Have you ever caught a child with his hand in the cookie jar . . . when he has just been told “not before supper?” He knows he’s in trouble. He may even begin his defense before the accusation comes.
Cookie jars tempt kids. It is easy to let the desire for “just one” overrule the fact that a loving mom always has her reasons why she sometimes forbids cookies. But little appetites don’t always understand.
Mom knows it is too close to supper and empty calories would spoil appetites for something more nutritious. She knows how quickly “just one” becomes “just one more” and how badly junior needs to learn self-control. In spite of what junior may think, mom knows best.
I’ve noticed that many people live with the same response to God’s commands as the average child does to mom’s cookie jar rules. God says “no” and just like a child, they protest against His “thou shalt nots.” Or they plead ignorance; or they try to change the rules. Sometimes they would rather bear the consequences of indulgence than go without -- anything but yield to His wisdom. They have never looked beyond the no-no.
Why are some things forbidden by God? Could it be that He cares for us, that He has plans for our good behind His commands? Could it be that finite man is like a child, only thinking of what tastes good, what feels good -- not what is good for him? That being the case, God will seem like a kill-joy, quick to say “no” and quick to condemn. But that is not true.
The Lord affirms His motives in Jeremiah 29: “I know the thoughts that I think toward you . . . thoughts of peace, and not of evil, to give you an expected end.” He isn’t out to get us.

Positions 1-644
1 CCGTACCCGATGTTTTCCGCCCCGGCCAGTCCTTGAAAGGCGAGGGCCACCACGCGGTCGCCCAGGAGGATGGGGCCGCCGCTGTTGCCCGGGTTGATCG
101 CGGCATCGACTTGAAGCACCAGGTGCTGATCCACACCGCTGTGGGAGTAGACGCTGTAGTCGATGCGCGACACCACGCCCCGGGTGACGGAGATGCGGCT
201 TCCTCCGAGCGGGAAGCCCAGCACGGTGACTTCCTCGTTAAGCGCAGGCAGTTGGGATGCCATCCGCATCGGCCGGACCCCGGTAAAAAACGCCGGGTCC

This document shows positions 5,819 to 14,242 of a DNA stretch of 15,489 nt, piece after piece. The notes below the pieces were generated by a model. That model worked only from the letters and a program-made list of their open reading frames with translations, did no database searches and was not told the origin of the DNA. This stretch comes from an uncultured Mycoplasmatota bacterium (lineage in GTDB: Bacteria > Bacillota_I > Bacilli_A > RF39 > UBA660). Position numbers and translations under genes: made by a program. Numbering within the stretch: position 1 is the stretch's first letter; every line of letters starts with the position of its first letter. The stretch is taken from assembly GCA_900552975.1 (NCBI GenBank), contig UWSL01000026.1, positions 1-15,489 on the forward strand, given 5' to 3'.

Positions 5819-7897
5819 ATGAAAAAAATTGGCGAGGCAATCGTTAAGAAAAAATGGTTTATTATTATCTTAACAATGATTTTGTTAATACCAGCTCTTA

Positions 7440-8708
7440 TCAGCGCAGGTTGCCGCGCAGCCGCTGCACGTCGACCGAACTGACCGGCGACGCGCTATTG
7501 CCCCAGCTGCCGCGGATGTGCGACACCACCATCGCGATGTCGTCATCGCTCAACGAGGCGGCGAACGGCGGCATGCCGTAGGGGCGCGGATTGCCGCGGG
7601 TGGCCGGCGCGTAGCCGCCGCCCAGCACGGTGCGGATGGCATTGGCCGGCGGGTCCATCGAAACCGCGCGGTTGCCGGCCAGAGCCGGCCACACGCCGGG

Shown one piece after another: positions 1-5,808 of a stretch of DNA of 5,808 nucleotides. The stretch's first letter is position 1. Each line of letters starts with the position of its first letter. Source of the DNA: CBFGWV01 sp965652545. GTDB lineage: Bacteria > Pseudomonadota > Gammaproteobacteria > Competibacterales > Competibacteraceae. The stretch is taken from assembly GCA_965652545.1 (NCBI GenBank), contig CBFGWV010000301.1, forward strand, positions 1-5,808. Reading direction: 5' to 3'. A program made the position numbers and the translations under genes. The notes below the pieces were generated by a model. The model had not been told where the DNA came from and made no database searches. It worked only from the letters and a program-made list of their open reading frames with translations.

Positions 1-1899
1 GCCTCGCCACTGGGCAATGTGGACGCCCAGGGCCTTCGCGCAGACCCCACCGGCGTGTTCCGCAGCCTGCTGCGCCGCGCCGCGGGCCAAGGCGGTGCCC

The problem is that many people are bent on going after things that He knows are not good for us. Yet He is not standing behind a bush with a big stick hoping to catch us so He can swat fingers or lay on a guilt trip. In fact, John 3:17 says that God did not send His Son to condemn the world but that the world could be saved through Him.
Like a child that eats sweets until they are sick, we would ruin our own eternal destiny, and probably our present life, without His intervention. Jesus came to save us from our tendency to disobey -- for our own good. We need His provision for our sinfulness and we need His commands to guide us.
Being warned of danger through His commands shows that we are loved and important to God. He is able to see the possible consequences. He would rather prevent the chaos we inflict on ourselves than have us learn by painful hindsight. So He warns us, yet we often misinterpret His intentions.
His commands also show that we are prone to disobey, to do things that are far more serious than eating a few too many cookies. Every one of us has broken at least one command. However, He didn’t give them and warn us about disobedience so He could punish and reject us -- but so we would see how badly we need His Son. When we place our faith in Jesus Christ, we are set free from the condemnation we would otherwise bring on ourselves.
The temptation to sneak “just one more” may be ignorance of God’s goodness, or it may be rebellion against His wisdom. Whatever the real reasons and no matter the excuses, the forbidden can destroy the appetite for something better -- and further weaken self-control.
It’s just not worth it.